Origins of complex solvent effects on chemical reactivity and computational tools to investigate them: a review
Solvents are crucial components in specialty chemical and pharmaceutical industries and in electrochemical and photoelectrochemical processes, and are increasingly being used in catalytic reactions. Solvents significantly influence the kinetics and thermodynamics of reactions and can alter product selectivity markedly. While such solvent effects are observed routinely, identification of the root causes of such effects is less frequent. Solvents can influence reaction rates, conversion and product selectivity by 1) directly participating in the reaction steps and opening alternate reaction pathways, 2) competing with the reactant for interaction with the catalysts, 3) changing the relative stabilization of the reactant, the transition state (TS) and/or the product, 4) altering intra-pore diffusion characteristics in porous catalysts, 5) exhibiting entropic confinement effects altering free energy barriers of reactions, 6) changing the solubility of different components in the reaction mixture, and 7) inhibiting undesired reactions. Their indirect influences may be due to 1) changes brought on to active sites on catalysts and 2) altered structure/stability of catalysts. This article discusses these fundamental reasons behind observed solvent effects with suitable examples. Advances in computational chemistry have led to the development of multiple tools and techniques, considering solvents either as implicit or as explicit molecules, providing molecular insights into complex solvent effects in catalysis. This article provides an overview of some of these methods with suitable examples to demonstrate their application and potential. This mapping of the solvent effects and their origins is believed to aid in the rational selection of solvents for catalytic reactions. The description of the computational tools, their application and their potential is likely to encourage widespread use of these techniques to investigate solvent effects.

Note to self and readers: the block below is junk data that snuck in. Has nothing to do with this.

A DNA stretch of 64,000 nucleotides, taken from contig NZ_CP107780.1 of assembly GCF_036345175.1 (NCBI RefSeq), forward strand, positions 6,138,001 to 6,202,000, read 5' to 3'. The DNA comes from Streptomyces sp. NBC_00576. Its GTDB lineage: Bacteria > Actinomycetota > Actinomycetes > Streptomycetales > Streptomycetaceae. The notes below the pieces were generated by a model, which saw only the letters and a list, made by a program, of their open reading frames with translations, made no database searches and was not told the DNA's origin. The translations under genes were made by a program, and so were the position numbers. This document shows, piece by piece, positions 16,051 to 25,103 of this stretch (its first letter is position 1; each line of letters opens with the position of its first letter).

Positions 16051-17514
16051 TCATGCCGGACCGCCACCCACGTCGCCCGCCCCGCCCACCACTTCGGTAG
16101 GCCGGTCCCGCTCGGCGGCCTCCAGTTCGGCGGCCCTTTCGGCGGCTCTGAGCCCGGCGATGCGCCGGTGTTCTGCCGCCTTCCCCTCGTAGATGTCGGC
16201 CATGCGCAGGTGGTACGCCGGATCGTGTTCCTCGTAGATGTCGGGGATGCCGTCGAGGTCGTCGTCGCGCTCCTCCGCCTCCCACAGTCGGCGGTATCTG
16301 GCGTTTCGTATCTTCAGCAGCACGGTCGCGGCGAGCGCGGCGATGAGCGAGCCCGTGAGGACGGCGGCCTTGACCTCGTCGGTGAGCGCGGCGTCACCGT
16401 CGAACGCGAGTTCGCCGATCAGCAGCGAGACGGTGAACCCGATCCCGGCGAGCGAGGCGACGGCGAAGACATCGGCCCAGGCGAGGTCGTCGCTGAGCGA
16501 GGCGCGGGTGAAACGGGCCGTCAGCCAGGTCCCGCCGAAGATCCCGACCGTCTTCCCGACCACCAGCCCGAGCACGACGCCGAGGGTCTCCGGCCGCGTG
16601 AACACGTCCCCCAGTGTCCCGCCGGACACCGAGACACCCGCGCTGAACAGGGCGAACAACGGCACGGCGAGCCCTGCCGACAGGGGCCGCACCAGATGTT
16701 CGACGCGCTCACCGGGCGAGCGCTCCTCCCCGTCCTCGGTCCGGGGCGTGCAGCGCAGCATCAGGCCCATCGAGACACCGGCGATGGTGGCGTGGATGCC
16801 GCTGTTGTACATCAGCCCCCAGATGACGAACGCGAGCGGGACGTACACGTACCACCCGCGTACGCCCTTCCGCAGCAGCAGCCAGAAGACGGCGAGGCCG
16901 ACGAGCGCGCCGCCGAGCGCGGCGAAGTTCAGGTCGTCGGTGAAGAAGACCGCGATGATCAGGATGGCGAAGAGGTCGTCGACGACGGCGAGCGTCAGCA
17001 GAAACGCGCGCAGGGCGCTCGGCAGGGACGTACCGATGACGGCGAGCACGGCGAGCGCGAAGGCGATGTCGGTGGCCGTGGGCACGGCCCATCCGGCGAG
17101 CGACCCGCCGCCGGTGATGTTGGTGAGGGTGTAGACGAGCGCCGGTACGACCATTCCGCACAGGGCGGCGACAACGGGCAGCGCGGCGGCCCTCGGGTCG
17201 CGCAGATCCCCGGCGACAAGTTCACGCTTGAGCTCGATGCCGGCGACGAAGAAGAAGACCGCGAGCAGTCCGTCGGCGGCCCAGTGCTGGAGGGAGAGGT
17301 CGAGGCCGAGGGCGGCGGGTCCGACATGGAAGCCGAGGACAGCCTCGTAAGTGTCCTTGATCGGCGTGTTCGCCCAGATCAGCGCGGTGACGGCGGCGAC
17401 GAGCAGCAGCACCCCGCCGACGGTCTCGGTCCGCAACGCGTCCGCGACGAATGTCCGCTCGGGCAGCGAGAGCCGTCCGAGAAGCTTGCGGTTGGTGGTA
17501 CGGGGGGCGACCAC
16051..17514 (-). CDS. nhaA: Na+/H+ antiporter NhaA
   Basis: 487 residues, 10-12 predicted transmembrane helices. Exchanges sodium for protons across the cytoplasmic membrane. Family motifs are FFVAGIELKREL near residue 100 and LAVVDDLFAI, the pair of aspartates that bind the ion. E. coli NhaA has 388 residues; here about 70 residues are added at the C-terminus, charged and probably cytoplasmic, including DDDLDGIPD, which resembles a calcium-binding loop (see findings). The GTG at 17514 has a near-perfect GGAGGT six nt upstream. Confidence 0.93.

- This article is part of the themed collection: Reaction Chemistry & Engineering Emerging Investigators